3 Financial Resolutions For The New Year

The new year is just around the corner, and with it comes resolutions from across the country. In addition to personal aspirations, New Year’s resolutions are a great way to kick off your financial goals too. It’s a fantastic time to review your spending habits and identify places for improvement. The truth is, everyone can get better in one way or another. 

The key to turning these goals into a reality is to set achievable objectives with actionable steps you can take to make them happen. 

Here are three financial resolutions you can start doing right now: 

Boost Retirement Contributions

Increasing the amount you set aside per paycheck towards retirement now can make a very big impact on your future. As your career progresses, you naturally start to earn more money. If you’ve seen a pay raise in 2019, it may be time to take a look at the money you need vs. the money you want. If you can maintain a comfortable living standard while taking the time to invest more in your future, now is certainly the time to act. At the very least, take a look to see if your employer matches any 401(k) contributions and review if adding more money to your side can maximize the amount they match. Skipping an employer match is akin to leaving part of your earnings behind. It is free money, as long as you can commit to not seeing that part of your paycheck until retirement. 

Increase Debt Payments

If you’re like many Americans, you’re carrying some amount of debt. It’s a fact of life in our society. The important part is not to let it get out of hand. It has a way of adding up very quickly, and if you don’t keep an eye on it, it can snowball into a much greater problem. For 2020, we’re not going to tell you to wipe out everything that you owe. Instead, we recommend chipping away at it with additional payments per month. That extra amount tacked onto your typical payment will do wonders for you down the line. Try using an avalanche approach, which focuses on paying down the highest lines of debt first; or inversely, you can use the snowball method, which emphasizes starting with paying down your smallest debts, and once paid off, taking the amount you would have paid and allocate  to the next lowest payment level.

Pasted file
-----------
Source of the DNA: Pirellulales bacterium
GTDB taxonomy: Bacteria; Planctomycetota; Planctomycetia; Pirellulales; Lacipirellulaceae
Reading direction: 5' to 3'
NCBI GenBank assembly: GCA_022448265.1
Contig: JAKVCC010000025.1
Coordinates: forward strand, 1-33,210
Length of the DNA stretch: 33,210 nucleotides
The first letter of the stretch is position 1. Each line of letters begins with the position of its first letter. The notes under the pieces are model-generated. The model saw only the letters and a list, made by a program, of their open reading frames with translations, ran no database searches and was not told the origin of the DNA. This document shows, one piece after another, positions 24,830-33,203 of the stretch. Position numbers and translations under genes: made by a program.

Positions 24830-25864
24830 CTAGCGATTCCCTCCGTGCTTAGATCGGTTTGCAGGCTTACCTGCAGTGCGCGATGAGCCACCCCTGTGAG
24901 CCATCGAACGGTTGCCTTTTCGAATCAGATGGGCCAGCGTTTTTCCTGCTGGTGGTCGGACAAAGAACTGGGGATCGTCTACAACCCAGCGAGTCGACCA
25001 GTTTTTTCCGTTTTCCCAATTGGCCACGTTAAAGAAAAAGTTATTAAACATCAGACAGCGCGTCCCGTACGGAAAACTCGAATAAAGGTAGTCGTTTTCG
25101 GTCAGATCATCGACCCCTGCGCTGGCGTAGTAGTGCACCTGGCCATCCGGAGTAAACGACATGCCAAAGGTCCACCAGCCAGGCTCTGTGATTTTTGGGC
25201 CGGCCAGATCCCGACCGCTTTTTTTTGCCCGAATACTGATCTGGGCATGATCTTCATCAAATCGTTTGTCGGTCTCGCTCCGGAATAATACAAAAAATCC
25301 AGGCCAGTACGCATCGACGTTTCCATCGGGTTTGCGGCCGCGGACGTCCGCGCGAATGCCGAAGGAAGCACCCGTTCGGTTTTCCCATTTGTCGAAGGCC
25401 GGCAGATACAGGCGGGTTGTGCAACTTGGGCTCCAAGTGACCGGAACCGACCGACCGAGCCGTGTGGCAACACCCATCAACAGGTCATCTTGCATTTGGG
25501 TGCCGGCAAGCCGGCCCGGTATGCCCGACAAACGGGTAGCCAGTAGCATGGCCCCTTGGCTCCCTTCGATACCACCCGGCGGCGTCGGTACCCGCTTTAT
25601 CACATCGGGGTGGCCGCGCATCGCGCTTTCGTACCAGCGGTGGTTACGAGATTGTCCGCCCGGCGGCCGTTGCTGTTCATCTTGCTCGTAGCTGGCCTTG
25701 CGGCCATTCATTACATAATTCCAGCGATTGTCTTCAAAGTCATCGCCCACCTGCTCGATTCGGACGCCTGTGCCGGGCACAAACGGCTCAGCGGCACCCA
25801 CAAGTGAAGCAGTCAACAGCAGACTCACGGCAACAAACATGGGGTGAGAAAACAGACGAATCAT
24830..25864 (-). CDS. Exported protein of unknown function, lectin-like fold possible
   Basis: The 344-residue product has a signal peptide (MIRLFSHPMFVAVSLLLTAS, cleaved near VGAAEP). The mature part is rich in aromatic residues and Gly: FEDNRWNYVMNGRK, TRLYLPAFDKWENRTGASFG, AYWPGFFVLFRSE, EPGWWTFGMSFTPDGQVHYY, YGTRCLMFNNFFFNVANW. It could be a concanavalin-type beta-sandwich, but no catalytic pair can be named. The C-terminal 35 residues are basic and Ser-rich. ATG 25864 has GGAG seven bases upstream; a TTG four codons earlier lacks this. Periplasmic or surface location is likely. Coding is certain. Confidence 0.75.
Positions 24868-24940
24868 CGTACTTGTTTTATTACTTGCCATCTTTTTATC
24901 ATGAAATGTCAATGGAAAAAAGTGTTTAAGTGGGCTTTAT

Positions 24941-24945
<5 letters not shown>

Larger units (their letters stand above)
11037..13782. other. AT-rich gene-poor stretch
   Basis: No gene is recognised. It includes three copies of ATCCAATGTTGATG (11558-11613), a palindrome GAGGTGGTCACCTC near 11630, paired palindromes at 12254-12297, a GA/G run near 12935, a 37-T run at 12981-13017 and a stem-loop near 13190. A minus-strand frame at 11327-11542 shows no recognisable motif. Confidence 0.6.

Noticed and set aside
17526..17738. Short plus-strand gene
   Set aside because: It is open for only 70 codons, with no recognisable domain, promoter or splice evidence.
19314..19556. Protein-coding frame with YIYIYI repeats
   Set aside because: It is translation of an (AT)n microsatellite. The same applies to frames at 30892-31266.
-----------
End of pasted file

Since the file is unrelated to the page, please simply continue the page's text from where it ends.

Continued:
Rebalance Your Investment Goals

Each year brings with it new factors in the market. What may have been considered a smart investment in 2019 may not be as profitable in 2020. This new year, take the time to review your portfolio and compare it to your investment goals. Move some money around to areas that make sense. If you see more volatility lately, it may be time to focus on some of your long-term goals instead. On the other hand, if you see some opportunities for growth in the short term, it may be a good time to leverage them with more investment. Schedule a meeting with your financial advisor to review things together, and take a path that makes the most sense for you. 

If you would like to learn more about how we can help you and your business improve its accounting practices, reach out to our team. For more information on other accounting topics, check out our blog.

 

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